A newspaper advertisement headlined "Prostitutes Required" for a club "downstairs at The White House" has riled US officials in New Zealand.
The job boasts fantastic staff, money and conditions
The crossed Stars and Stripes and bald eagle logo may appear to suggest the Bush administration has branched out, but the advert is in fact for a brothel in Auckland looking for new ladies for its nightclub, Monica's.
It appeared in newspapers shortly after New Zealand's Parliament voted to decriminalise prostitution and pimping and allow licensed brothels to operate under public health and employment laws.
The US Embassy has sent a letter to the business complaining that the advert, especially the logo, is in poor taste.
An embassy spokeswoman said: "We believe that any likeness of a national government symbol in a commercial advertisement is in extremely poor taste.
"We are sending a letter to the advertiser that expresses our disappointment and displeasure about their choice of symbolism."
The advert boasts that "the oldest profession is now a legal profession" and vacancies are available for day and night shifts, no experience necessary.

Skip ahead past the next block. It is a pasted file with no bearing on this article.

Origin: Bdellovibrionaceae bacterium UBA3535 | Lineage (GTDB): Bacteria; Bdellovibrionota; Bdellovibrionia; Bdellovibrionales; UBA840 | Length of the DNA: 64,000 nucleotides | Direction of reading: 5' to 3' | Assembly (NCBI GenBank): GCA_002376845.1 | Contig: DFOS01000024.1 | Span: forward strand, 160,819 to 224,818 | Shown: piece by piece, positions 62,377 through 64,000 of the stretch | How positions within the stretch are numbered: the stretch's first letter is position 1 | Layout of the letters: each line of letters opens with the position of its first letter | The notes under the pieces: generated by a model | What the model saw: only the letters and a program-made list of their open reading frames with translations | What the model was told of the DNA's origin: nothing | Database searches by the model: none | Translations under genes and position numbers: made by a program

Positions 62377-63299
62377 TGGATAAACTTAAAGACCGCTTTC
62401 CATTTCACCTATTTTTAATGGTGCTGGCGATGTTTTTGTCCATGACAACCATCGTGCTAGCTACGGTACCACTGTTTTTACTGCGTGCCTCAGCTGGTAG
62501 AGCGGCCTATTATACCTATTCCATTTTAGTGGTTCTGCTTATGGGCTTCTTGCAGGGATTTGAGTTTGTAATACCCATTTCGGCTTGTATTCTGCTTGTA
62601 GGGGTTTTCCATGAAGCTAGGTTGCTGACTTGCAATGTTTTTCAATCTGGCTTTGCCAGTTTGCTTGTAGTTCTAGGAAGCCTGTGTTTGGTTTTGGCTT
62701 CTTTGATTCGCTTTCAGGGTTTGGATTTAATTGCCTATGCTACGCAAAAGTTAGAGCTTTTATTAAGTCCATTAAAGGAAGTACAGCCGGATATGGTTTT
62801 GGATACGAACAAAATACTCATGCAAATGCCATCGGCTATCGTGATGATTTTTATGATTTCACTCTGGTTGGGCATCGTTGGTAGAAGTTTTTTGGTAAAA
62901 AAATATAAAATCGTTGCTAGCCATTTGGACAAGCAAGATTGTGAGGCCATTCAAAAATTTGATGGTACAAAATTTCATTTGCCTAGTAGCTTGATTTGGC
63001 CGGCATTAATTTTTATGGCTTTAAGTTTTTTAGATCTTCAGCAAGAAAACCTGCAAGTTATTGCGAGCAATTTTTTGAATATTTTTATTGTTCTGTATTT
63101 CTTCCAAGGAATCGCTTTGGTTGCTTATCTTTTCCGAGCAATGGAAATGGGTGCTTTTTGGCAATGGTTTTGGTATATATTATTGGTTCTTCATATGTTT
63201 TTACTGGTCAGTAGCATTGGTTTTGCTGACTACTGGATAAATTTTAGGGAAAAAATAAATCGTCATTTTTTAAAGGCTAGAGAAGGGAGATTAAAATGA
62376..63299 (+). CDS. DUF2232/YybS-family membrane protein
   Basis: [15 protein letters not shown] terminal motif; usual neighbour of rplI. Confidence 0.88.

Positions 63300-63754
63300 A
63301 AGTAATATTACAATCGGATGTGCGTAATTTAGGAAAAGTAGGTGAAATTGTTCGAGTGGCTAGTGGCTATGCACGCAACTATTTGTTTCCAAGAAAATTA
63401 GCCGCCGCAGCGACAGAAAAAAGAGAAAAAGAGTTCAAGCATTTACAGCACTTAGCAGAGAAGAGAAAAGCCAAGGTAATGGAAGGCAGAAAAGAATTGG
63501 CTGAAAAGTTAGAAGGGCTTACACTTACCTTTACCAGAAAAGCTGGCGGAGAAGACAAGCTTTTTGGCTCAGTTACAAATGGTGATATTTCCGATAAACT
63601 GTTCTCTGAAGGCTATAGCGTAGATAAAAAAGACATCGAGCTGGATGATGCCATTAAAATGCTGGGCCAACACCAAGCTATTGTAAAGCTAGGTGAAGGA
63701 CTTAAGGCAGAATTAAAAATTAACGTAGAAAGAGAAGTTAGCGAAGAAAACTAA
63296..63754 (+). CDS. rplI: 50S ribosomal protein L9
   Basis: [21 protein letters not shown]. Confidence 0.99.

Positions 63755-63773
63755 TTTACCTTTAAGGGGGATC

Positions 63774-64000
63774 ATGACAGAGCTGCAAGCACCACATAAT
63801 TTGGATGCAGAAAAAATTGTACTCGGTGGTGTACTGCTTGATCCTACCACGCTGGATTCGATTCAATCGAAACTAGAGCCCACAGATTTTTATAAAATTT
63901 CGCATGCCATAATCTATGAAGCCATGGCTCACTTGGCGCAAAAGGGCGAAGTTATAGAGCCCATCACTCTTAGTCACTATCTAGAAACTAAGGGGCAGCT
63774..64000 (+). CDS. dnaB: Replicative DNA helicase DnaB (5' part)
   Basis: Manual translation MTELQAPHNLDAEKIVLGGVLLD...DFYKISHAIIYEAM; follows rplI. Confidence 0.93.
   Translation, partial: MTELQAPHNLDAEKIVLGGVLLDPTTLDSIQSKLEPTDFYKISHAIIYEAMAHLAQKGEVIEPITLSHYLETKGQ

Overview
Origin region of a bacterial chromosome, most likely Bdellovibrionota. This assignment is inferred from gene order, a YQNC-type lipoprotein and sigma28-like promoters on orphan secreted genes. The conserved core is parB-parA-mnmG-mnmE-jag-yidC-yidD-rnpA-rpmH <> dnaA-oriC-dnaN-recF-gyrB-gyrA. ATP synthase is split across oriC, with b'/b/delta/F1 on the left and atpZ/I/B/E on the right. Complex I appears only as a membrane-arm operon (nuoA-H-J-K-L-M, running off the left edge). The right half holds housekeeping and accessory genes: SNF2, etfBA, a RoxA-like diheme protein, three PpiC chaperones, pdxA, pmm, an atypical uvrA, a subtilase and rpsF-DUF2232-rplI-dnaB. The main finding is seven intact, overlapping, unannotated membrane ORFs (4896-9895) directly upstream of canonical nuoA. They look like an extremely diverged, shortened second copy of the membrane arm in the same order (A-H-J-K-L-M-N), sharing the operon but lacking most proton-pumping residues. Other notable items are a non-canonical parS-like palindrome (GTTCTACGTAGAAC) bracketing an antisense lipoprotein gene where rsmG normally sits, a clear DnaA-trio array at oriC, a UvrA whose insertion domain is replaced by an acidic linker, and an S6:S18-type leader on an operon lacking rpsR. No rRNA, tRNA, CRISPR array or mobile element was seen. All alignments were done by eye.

The brothel's theme is unashamedly American and the building even has white columns outside similar to the US President's residence.
One local paper reported that during the previous US administration the women working at the complex wore blue dresses like that of former White House intern Monica Lewinsky.
The bordello's owner Brian Legros was unrepentant.
"They don't own the White House," he told news agency Associated Press.
"They should get on with the affairs of their country and not worry about little old New Zealand."
Mr Legros said it was a "tasteful, classy, business" not a "terrible little whorehouse on the corner full of drugs and gangs".
The President's White House used to have its own Monica
He said he had spent a lot of money on the crests, which were on the carpets and stained glass windows.
"It's my crest," he said. "It might look like theirs, but it's not."
A member of staff told BBC News Online that they had not yet heard anything from the US officials.
He said the business's advertising campaign had been effective and added that clients from around the world had never complained about the US theme.